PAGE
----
Celebrating the East African Community

Rwanda will join the rest of the East African Community member states this Friday, to celebrate 10 years after the revival of the community. Rwanda and Burundi joined two years ago after both countries acceded to the treaty in June 2007, to become full members of the regional bloc. It’s with no doubt, that EAC has made impressive strides towards integration. The speed at which it has progressed surpasses the rate at which many similar groupings advanced. 

Rwanda will join the rest of the East African Community member states this Friday, to celebrate 10 years after the revival of the community.

Rwanda and Burundi joined two years ago after both countries acceded to the treaty in June 2007, to become full members of the regional bloc.

It’s with no doubt, that EAC has made impressive strides towards integration. The speed at which it has progressed surpasses the rate at which many similar groupings advanced.

As the community celebrates a decade of achievements, leaders of member states have promised to sign the Common Market treaty, as a gift for the 10th anniversary.

The operationalisation of both a fully fledged Customs Union next year, and the eventual kick off of the Common Market, mid next year, will mark an important step that should lead the community closer to a monetary union and eventually a political federation.

However, more important to celebrate is the success of trade within the region resulting from the conducive environment created by these remarkable stages of integration.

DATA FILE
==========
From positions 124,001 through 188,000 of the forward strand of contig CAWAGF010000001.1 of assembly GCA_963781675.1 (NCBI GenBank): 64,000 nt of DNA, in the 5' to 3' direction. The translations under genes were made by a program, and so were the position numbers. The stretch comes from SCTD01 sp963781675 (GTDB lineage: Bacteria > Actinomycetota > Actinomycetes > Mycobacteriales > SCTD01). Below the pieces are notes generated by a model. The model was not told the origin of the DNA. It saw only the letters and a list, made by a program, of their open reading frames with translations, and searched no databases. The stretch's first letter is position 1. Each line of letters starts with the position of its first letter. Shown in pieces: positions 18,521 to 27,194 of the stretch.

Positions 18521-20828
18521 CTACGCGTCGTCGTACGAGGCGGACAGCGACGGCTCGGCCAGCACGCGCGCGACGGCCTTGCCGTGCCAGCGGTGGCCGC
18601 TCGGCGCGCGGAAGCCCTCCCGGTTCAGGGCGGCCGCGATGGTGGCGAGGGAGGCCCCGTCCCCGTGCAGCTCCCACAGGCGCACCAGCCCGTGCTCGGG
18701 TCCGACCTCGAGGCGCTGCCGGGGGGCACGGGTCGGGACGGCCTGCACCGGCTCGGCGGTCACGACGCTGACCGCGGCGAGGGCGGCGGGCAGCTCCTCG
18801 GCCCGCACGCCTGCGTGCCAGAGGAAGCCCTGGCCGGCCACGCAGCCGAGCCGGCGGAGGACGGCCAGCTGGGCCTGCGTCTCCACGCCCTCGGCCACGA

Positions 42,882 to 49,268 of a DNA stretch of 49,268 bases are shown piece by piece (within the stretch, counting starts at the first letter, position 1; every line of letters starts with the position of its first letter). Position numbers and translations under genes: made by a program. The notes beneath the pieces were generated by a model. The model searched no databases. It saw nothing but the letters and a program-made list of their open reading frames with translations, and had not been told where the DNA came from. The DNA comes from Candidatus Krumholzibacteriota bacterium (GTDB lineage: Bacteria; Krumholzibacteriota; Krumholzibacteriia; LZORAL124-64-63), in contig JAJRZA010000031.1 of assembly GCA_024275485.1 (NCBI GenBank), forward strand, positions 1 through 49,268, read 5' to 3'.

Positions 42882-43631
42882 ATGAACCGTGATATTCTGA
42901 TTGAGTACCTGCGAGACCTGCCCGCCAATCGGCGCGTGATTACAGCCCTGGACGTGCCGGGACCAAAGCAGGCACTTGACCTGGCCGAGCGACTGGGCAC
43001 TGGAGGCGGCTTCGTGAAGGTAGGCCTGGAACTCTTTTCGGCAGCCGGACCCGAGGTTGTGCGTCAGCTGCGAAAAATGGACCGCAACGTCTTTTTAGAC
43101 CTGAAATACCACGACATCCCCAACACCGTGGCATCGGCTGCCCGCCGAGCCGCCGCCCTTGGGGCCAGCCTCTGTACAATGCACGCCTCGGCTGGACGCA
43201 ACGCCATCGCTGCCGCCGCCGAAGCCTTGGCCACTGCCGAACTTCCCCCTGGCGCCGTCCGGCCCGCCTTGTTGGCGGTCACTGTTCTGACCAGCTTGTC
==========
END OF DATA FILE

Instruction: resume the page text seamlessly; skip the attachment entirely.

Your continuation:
With a population of 126 million people, the EAC has the potential to emerge as formidable economic powerhouse not only in Africa but across the world. This should be the biggest catalysts for an investment boom within the economic bloc.

Rwanda has shown its real commitment towards this process of integration by harmonising most of her policies with the rest of EAC member states. 

The country has harmonized its tax policies with the rest of the region. It has re-adjusted her budget calendar and aligned it to that of the EAC. Different service providers are harmonizing their standards with those of member states. 

Rwanda remains the only member to have effectively instituted a policy allowing free movement of labour from within the community.

And many more reforms continue in different sectors within the country, to fully embrace this integration process. 

Therefore, as the region looks to the future, the challenge remains consolidating what has already been attained and eliminating any obstacles that would stall this process.

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